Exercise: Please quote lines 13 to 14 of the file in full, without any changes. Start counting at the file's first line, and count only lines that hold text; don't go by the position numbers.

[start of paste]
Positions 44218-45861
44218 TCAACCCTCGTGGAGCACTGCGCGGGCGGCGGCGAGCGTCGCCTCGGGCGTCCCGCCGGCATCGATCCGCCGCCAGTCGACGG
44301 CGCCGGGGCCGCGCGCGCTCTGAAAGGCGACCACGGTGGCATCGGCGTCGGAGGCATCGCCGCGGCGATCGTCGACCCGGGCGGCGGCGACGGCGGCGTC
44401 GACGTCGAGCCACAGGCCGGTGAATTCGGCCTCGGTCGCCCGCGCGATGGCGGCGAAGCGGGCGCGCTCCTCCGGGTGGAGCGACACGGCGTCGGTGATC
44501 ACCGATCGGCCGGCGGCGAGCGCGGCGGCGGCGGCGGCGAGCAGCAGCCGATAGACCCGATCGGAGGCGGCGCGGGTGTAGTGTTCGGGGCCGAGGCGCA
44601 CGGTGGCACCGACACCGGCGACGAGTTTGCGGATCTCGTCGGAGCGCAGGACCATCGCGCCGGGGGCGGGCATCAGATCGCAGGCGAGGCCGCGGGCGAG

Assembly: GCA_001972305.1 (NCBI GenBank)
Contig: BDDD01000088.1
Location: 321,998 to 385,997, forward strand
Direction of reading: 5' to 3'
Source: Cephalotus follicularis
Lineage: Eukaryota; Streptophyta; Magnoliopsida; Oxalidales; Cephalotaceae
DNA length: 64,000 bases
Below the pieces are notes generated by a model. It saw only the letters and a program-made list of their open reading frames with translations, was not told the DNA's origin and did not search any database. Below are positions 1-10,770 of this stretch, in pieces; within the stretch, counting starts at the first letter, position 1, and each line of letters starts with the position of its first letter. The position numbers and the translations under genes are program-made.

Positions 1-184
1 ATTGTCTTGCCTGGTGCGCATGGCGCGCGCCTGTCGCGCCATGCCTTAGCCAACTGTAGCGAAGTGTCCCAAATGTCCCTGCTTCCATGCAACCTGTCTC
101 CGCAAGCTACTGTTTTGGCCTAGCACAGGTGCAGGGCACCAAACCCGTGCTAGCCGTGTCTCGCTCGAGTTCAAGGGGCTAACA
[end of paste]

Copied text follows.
DNA length: 64,000 bases
Below the pieces are notes generated by a model. It saw only the letters and a program-made list of their open reading frames with translations, was not told the DNA's origin and did not search any database. Below are positions 1-10,770 of this stretch, in pieces; within the stretch, counting starts at the first letter, position 1, and each line of letters starts with the position of its first letter. The position numbers and the translations under genes are program-made.